Driving home from class one day, alone in my car, I found myself overwhelmed by my father’s illness, by the pained look in his eyes as he struggled to cut food with a knife, by the anxiety that plagued my mother.

And then I thought of Harry Potter.

Each week, I’d been asking my Yale students to look at Harry’s journey and to determine the significance of that journey for them. In that moment, I wondered about the significance the books held for me. Could they offer consolation, and would that consolation be antithetical to Christian faith?

In the car that day, I remembered the end of "The Deathly Hallows," when Harry, walking towards his nemesis Voldemort in the Forbidden Forest, finds himself surrounded by those who died but who loved Harry well: his mentors, Sirius and Lupin, and his parents, James and Lily.

Lily speaks first: “You’ve been so brave.”

“You’ll stay with me?” Harry asks.

“Until the very end,” responds James.

In other words, it is community and love that see us through even the greatest losses. That’s the same for Rowling and for Christians, for whom God is love. It is friendship and faith that help us walk—or drive, as I was doing at that moment—bravely to our destiny.

In that, I found consolation.

In the new Potter film – reportedly the last in the Potter franchise – we’ll see Harry as a different kind of seeker, one who struggles with his faith. His mentor, Dumbledore, is absent in a time of evil, as the wizarding world is subjected to a Hitler-like campaign to abolish anyone not of pure wizarding descent. Meanwhile, the equivalent of a tabloid journalist has published a book smearing Dumbledore’s previously unadulterated reputation.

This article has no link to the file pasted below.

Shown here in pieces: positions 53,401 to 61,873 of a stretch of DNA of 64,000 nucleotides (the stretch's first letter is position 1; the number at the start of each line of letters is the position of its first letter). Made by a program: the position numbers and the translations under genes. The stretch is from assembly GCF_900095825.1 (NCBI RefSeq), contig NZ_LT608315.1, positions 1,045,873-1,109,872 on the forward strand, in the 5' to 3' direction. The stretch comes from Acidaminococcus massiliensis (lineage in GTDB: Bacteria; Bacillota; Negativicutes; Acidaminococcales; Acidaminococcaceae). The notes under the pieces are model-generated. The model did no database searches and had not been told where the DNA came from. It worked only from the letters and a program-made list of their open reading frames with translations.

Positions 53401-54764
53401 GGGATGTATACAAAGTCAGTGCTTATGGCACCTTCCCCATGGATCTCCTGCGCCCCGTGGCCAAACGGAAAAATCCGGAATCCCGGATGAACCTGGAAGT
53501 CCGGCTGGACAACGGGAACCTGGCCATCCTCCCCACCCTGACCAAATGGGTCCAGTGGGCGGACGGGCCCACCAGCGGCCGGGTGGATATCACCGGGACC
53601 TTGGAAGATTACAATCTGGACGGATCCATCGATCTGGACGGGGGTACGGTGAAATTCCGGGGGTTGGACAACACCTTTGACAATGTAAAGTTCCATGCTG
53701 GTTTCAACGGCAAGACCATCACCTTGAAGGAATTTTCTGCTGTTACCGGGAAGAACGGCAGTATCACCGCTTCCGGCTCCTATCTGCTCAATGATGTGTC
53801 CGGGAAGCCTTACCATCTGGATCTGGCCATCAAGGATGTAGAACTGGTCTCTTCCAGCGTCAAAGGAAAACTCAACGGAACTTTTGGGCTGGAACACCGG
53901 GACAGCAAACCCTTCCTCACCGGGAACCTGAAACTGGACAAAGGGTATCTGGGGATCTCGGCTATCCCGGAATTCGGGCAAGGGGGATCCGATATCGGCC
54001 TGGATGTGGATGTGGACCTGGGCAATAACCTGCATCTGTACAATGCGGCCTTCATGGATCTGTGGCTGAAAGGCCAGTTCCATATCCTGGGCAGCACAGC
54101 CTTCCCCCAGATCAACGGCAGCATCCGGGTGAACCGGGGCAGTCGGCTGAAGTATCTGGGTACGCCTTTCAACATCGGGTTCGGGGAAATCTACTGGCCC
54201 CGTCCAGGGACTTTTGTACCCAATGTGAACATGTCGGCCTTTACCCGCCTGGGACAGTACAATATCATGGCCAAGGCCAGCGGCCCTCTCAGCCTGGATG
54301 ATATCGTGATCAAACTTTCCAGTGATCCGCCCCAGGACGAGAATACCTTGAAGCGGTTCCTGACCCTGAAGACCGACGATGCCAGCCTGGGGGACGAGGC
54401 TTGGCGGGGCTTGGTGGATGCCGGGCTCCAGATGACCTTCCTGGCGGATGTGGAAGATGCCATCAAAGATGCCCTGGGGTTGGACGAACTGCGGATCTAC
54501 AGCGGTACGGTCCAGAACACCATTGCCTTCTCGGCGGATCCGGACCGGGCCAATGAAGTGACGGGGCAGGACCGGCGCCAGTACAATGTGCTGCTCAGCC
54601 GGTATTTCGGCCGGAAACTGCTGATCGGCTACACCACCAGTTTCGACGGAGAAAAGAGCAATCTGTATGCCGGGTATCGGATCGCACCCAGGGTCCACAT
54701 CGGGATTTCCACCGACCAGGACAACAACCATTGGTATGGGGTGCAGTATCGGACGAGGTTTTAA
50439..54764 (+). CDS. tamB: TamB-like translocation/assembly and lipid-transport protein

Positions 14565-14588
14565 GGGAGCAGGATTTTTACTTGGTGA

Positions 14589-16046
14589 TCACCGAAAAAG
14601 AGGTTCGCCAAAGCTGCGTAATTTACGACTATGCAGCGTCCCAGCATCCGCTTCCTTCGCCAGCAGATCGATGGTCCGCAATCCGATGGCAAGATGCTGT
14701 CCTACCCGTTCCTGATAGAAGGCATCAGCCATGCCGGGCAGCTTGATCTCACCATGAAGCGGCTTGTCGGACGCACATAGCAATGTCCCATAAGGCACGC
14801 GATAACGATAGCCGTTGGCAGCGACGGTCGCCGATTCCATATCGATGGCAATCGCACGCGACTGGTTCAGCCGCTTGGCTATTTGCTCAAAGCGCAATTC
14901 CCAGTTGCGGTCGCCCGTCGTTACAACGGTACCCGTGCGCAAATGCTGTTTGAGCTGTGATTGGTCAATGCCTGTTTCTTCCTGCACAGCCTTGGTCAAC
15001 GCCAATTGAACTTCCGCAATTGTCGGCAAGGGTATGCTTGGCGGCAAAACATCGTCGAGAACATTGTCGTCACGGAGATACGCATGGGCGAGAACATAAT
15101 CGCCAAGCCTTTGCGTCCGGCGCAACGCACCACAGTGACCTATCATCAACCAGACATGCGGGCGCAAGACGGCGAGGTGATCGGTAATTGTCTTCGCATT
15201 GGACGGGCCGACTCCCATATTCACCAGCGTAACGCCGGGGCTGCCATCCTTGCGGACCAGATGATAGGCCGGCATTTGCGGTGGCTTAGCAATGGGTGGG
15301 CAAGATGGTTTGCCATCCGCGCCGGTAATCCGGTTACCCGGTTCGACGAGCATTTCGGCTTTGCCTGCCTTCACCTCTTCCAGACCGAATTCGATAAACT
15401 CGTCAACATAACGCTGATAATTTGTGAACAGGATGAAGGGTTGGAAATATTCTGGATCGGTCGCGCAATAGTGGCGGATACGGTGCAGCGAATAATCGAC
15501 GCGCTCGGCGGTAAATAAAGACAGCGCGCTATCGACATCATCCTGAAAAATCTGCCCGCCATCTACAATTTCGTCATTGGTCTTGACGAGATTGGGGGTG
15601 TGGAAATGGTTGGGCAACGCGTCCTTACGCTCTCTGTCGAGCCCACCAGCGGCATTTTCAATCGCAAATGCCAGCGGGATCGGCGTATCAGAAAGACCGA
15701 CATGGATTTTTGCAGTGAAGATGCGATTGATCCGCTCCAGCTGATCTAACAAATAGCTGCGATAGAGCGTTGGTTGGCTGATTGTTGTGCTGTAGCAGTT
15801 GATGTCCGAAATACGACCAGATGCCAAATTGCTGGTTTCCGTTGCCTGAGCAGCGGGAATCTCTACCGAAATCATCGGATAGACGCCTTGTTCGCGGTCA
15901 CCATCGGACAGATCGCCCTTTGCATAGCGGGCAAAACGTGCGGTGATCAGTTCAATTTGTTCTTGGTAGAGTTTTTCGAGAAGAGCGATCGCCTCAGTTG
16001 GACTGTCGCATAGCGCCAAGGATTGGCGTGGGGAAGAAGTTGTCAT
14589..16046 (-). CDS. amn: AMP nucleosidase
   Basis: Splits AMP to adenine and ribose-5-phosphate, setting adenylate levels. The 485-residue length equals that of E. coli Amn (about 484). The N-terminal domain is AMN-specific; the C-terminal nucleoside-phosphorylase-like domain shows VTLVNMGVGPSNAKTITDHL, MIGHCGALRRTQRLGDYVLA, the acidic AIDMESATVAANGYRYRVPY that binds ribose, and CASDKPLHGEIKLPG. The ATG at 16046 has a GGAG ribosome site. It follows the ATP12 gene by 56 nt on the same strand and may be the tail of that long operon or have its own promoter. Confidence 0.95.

Though Dumbledore taught Harry that the only way to defeat Voldemort is through the power of love, that force has been seriously called into question. With subjugation and violence all around and with Dumbledore’s image smeared, love doesn’t seem much worth trusting.

As Harry wanders through the wizarding world, he must seek for himself what is worth trusting and what is not. And, without giving too much away, let me say that when his faith in love finally takes root, transformative things begin to happen.

As movie theatres reel the final film, and as we reflect on the years we shared with members of Dumbledore’s Army, perhaps this is the takeaway: Seek.

Seek with all your heart and all your soul and with your closest friends by your side.

If you do, you may find yourself on an unpredictable path to places you never knew existed. You may meet people so unlike you that they could be properly called a centaur and you a house elf. You may walk into a dark and forbidden forest. You may battle your greatest enemy.

Through all of that, you may very well find love. And at the end, you may conclude, as J.K. Rowling did, that “All was well.” Kind of sounds like Christianity, doesn't it?

- CNN Belief Blog

Filed under: Christianity • Movies • Opinion

soundoff (703 Responses)
  1. kim

    The religion conveyed through Harry Potter is the religion of mediocrity. The stories are all about the fantasy triumphs of the otherwise very mediocre mewling adolescent characters. That is why they appeal to all the world's losers. But if it gets the kids reading . . . As for you grownups (if you can call yourselves that), have a little dignity.